Radical Feminism VS Julian Assange
Alongside the obvious questions of freedom of information and criminal justice, the Julian Assange affair has also made visible a multitude of contemporary anxieties concerning sex and gender. This was brought into sharp relief by claims that Assange’s prospects of a fair trial might be compromised by the possibility that Sweden’s chief prosecutor Marianne Ny is a “malicious radical feminist” with a “bias against men”.
But what exactly is radical feminism? If popular attitudes to feminism are anything to go by, it’s clearly something pretty terrifying.
Research suggests that, in the popular imagination, the feminist – and the radical feminist in particular – is seen as full of irrational vitriol towards all men, probably a lesbian and certainly not likely to be found browsing in Claire’s Accessories. As an academic working on issues concerning gender and politics, I’ve had the good fortune of meeting lots of inspiring feminist women – and men – but despite searching I’ve yet to locate a feminist matching that particular description. Perhaps I haven’t looked hard enough. A more likely possibility is that the popular insistence that radical feminists – and often by implication feminists in general – are all man-haters reflects wider misunderstandings about the history of feminism and its impact on contemporary gender relations.
So what is radical feminism? Historically, radical feminism was a specific strand of the feminist movement that emerged in Europe and North America in the late 1960s. Distinctive to this strand was its emphasis on the role of male violence against women in the creation and maintenance of gender inequality (as argued by the likes of Susan Brownmiller, Andrea Dworkin and Catherine MacKinnon). And while a minority of radical feminists – most infamously Valerie Solanas – were hostile to men, radical feminism was much more instrumental in generating widespread support for campaigns around issues such as rape, domestic violence and sexual harassment.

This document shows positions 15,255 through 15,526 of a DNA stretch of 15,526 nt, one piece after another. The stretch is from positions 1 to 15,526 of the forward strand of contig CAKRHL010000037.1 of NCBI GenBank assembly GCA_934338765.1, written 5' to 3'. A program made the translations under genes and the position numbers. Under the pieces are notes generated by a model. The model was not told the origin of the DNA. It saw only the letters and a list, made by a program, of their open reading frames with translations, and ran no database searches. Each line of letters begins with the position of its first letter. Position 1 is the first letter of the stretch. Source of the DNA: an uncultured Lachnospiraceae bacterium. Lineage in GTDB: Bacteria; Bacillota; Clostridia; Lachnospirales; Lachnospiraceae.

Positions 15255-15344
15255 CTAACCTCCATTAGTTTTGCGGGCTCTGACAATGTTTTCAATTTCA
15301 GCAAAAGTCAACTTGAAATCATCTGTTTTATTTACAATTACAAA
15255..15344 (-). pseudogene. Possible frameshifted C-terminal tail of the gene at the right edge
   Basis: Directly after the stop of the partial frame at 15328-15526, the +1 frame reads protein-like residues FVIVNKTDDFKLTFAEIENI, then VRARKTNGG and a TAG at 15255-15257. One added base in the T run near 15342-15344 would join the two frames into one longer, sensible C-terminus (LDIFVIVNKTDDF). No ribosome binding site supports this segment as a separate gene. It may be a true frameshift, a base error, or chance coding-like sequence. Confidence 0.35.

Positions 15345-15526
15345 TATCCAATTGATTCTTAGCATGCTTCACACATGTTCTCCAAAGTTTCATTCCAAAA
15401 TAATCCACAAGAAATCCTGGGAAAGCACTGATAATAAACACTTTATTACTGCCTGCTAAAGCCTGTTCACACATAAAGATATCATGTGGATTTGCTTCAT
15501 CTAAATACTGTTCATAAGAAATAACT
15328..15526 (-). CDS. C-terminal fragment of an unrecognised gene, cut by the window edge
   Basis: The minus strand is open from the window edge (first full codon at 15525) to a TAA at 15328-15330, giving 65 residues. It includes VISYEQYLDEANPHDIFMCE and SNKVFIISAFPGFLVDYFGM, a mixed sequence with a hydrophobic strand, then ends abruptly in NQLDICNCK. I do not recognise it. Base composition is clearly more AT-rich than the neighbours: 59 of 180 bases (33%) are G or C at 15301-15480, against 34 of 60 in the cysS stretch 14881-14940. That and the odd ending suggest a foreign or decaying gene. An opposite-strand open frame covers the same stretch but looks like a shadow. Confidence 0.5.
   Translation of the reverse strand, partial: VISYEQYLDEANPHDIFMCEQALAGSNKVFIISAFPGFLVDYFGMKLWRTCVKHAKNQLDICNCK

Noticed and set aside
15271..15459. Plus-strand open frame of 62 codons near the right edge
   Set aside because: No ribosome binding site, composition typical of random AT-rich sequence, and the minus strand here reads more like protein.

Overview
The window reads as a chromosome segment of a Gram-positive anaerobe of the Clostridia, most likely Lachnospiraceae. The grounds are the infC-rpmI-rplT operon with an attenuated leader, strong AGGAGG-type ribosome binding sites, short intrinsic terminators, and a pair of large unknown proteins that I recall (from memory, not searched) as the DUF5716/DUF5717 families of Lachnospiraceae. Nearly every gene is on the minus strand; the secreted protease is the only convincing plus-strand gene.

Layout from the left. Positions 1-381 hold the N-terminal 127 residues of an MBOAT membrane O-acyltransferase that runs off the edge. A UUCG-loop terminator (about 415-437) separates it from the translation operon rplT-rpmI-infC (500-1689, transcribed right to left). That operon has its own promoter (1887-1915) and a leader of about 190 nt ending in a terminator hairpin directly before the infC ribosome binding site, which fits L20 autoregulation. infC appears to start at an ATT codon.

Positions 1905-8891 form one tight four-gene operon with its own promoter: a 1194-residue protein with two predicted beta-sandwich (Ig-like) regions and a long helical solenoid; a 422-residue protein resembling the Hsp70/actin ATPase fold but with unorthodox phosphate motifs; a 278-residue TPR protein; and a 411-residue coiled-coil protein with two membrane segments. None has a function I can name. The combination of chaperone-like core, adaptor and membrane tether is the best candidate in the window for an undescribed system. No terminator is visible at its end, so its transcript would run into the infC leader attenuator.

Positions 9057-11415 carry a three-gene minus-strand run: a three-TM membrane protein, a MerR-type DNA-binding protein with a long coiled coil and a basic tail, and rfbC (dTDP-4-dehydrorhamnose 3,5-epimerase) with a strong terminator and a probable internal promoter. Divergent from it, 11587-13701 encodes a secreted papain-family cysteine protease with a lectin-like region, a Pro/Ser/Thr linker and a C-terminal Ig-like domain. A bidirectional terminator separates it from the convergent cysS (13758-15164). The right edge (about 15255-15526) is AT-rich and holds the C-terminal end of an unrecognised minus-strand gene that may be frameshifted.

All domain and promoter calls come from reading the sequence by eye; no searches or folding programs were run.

However, in Britain at least, radical feminism has never been particularly dominant, partly because – in the eyes of many socialist and postcolonial feminists – it has been insufficiently attentive to the intersections between gender inequality and other categories, such as race and class. So Rod Liddle’s peddling of the tiresome rightwing idea that radical feminism has destroyed the family, along with Dominic Raab’s assault on “feminist bigotry” and the Vatican’s efforts to address “distortions” caused by radical feminism, rest on at least two implausible assumptions. First, they reduce feminism to a horrifying caricature that never really existed and second, they make the frankly bizarre suggestion that radical feminism is the dominant ideology of our times. It would seem that not only do these radical feminists commit the outrage of not wearing makeup, but they use the time this frees up to consolidate their world domination. Or an alternative explanation might be that these are the paranoid anxieties of fearful anti-feminists.
Their fear is not totally misplaced, for radical feminism has undoubtedly had some success. Fortunately for Dominic Raab, world domination is not one of them. Three decades ago, the notion that rape and domestic violence are pressing political issues rather than trivialities, or that men should play an active role in childcare, would have been seen by many as radical and dangerous. Today, thanks to the influence of the insights of diverse strands of feminism (including, but not limited to, radical feminism), these ideas have seeped into the mainstream. Despite this, genuine gender equality can seem distant, but many groups and individuals continue to push in the right direction.
Although the rights and wrongs of the Assange affair are at this stage far from clear, whenever accusations of “man-hating feminism” enter into a debate, our suspicions should be immediately aroused. For more often than not, the temptation to close down debate by tossing around accusations of man-hating radical feminism is caused not by a fear of debate, but by the deeper fear that feminism might actually have something important to say.